Q. Will Biodiesel harm my engine?
A. Biodiesel may be used in a conventional petro diesel engine without any modification whatsoever. Multiple agencies have tested this combination over millions of miles and in every circumstance. Bus fleets and commercial haulage companies have been using biodiesel in their operations for many years and reporting great success.
Q. Is Biodiesel experimental?
A. No, it has been in widespread use since the 1980s and has become more accepted in the United States over the last 10 years. Biodiesel actually dates back to the 1930s when it was originally mooted, but the process of converting vegetable oils into this fuel was perfected in the 80s.
Q. Is this alternative fuel accepted by the government?
A. Biodiesel is the only alternative fuel fully certified under the stringent provisions of the Clean Air Act, as modified in 1990. The EPA recognises and authenticates the use of certified biodiesel fuel.
Q. Where can I get biodiesel?
A. There are now 14 major production facilities in the US and a number of distribution channels. In addition, many hundreds of smaller operations exist in localities around the nation. As the number of diesel engine cars increases, additional manufacture plants and distribution points will emerge.
Q. Can I just use conventional vegetable oil instead?
A. No, the vegetable oil must be converted into biodiesel fuel through a process known as transesterification. Alcohol is used with a catalyst to extract the liquid used as biodiesel.
Q. What about the cold weather?
A. Biodiesel does have a tendency to gel in very cold conditions, just as conventional petro diesel. You should take the same precautions as you would when using regular diesel in such conditions.
Q. Is biodiesel good for the environment?
A. Biodiesel is carbon neutral, which means it is not contributory to the carbon emissions problem currently plaguing our planet. As biodiesel is fundamentally extracted from vegetable crops which were previously carbon “sinks,” the fuel is far better for the environment than conventional petroleum, which is extremely high in toxic greenhouse gas emissions.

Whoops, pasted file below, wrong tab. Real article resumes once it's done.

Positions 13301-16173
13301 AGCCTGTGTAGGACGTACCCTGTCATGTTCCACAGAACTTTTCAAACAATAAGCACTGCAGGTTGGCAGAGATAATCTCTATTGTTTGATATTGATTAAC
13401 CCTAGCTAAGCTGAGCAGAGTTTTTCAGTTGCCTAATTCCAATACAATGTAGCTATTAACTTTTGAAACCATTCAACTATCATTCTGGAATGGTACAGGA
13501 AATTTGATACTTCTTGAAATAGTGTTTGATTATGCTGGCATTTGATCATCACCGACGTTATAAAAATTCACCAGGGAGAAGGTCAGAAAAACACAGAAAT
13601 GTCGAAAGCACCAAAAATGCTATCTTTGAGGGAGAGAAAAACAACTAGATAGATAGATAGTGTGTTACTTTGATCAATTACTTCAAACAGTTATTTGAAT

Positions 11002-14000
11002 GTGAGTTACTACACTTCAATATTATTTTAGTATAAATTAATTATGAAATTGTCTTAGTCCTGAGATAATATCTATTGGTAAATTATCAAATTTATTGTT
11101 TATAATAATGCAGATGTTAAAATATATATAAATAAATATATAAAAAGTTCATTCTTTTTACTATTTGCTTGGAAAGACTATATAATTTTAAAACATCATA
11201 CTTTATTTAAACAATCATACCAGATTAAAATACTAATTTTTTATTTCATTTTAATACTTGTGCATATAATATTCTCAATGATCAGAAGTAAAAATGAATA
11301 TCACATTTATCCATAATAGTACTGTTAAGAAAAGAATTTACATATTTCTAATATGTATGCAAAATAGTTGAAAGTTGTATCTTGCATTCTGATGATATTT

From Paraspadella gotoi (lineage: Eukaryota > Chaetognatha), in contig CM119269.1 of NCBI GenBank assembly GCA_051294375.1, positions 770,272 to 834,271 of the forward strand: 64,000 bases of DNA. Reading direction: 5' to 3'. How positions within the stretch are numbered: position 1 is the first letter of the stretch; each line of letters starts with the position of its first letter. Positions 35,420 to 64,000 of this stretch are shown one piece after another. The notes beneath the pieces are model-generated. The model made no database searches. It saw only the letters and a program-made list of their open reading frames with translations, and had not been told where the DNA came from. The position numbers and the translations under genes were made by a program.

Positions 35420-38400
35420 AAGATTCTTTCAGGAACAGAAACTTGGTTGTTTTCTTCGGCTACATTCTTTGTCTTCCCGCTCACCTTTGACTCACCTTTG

Q. Will I have to worry about clogged filters?
A. As biodiesel acts as a solvent and will dissolve the fossil deposits which have accumulated over time in your tank and within fuel lines. These deposits get trapped in the filters and it is advisable to clean or change your filters for a short while as the old gunk gets cleared away when you first convert from conventional diesel to biodiesel making way for a cleaner running, longer lasting engine.
Q. Can I make biodiesel at home?
A. Many people are successfully making homemade biodiesel. Making biodiesel is not very difficult in and of itself, so long as you take the correct safety precautions and make sure that you follow the necessary instructions (read Merv’s books). This can be a great way of making a difference, environmentally!
Q. As interest in biodiesel increases, will this cause over-harvesting?
A. Biodiesel growth must also be sustainable and must be managed so that harvesting does not cause an imbalance in the availability of agricultural crops, especially as they may represent absorbers of carbon already in our atmosphere. This is a challenge for the industry going forward.